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Drought Conditions Need'nt Mean Disaster For Your Lawn

Whether you live in the town, city or countryside, your green and lush gardens can take a bit of a battering through the summer months when a combination of hot summer sun and lack of rainfall can mean plots are left looking more like a bed of straw than an envied emerald carpet. To counteract this, you might be tempted to use a hosepipe or sprinkler system to ensure lawns are given a good soaking so they look their glorious best surrounded by a riot of colourful plants and flowers.

But this might not be the best idea.

The watering of established lawns is not only wasteful and unnecessary; it can also cause many common lawn problems.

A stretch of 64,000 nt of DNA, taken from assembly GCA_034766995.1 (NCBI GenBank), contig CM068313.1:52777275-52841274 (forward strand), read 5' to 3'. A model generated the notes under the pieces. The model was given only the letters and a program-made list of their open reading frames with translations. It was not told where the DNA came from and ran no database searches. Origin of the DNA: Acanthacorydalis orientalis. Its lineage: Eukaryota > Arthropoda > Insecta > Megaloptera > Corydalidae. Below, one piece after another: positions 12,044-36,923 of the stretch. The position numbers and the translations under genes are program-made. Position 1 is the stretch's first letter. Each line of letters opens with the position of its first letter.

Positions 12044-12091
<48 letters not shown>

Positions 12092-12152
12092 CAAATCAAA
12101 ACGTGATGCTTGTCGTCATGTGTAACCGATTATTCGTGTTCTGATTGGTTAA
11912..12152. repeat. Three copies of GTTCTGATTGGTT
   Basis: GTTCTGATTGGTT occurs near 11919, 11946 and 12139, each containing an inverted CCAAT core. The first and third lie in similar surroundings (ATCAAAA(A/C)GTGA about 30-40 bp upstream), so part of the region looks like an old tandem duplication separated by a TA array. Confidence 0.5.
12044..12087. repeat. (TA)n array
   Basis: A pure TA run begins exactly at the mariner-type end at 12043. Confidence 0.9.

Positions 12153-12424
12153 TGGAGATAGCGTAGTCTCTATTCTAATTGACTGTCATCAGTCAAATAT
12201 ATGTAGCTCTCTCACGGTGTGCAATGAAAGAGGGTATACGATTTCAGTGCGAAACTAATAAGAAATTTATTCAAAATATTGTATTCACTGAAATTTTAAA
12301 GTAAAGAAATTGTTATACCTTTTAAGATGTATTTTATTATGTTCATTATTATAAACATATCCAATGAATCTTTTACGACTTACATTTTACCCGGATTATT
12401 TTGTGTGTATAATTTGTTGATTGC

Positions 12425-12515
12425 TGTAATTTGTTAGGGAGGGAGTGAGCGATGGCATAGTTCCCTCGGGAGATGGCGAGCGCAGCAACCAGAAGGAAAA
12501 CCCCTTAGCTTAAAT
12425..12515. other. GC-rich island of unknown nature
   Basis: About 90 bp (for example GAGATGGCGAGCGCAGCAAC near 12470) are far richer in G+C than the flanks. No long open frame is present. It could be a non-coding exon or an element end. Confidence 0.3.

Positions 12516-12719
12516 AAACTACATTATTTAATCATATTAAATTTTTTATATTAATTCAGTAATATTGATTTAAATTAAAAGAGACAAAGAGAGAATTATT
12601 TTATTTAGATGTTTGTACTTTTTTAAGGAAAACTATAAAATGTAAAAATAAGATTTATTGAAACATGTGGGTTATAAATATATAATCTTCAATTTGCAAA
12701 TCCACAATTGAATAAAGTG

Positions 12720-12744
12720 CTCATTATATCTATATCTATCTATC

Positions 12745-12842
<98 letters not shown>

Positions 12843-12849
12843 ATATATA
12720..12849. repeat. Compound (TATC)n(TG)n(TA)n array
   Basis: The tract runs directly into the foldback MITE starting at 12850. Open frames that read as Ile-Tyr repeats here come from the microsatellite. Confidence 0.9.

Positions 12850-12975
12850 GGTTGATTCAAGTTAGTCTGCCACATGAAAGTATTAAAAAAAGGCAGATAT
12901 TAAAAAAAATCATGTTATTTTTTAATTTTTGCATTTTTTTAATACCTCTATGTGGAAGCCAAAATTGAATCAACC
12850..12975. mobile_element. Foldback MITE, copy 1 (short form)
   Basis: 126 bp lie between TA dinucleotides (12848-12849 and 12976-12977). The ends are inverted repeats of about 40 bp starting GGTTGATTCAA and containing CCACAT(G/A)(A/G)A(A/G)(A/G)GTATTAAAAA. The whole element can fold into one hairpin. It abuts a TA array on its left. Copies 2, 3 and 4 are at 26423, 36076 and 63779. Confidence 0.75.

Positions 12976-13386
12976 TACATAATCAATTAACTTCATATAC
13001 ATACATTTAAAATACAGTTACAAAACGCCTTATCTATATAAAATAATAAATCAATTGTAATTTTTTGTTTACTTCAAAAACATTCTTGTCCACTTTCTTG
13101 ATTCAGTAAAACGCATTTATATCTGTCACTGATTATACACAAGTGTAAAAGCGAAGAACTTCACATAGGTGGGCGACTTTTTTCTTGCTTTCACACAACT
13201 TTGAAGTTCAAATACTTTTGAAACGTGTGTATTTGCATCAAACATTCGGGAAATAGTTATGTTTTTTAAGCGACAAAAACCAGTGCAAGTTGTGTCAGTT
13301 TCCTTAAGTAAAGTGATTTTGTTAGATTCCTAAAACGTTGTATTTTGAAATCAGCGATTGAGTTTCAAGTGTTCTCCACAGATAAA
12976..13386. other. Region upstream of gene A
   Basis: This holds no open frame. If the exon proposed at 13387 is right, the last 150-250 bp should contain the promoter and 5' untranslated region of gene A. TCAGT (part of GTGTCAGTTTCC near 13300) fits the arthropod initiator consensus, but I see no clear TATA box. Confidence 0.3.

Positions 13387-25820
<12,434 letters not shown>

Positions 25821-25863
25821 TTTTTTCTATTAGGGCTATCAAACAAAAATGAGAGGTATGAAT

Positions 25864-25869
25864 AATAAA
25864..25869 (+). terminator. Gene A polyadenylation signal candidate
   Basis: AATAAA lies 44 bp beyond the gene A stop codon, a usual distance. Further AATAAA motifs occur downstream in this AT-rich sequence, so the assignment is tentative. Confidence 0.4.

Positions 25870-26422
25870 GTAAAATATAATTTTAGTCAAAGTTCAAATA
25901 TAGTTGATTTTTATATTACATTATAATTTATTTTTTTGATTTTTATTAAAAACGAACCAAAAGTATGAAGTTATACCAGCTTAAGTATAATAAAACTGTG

If there is a drought, don't worry if your lawn goes brown - this is the natural survival mechanism of grass stopping all growth until more favourable conditions return.

During any dry spell remember:

  • If you use your hosepipe or sprinkler system for one hour you will use as much as one person does on average in a whole week.

  • Watering encourages shallow rooting, which in turn means the lawn is more at risk during dry conditions - so once you start watering, you can't stop.

  • Watering increases the chance of disease on your lawn and most lawn diseases thrive in warm, damp conditions.

  • Damp soils are easily damaged by compaction during heavy use such as playing games on the lawns or holding barbeques.

  • Watering encourages the spread of weed grass and annual meadow grass. Dame Yve Buckland said: "Your lawn is more resilient than you think, and as long as you follow a few basic rules, most lawns will recover completely when rain begins to fall again."

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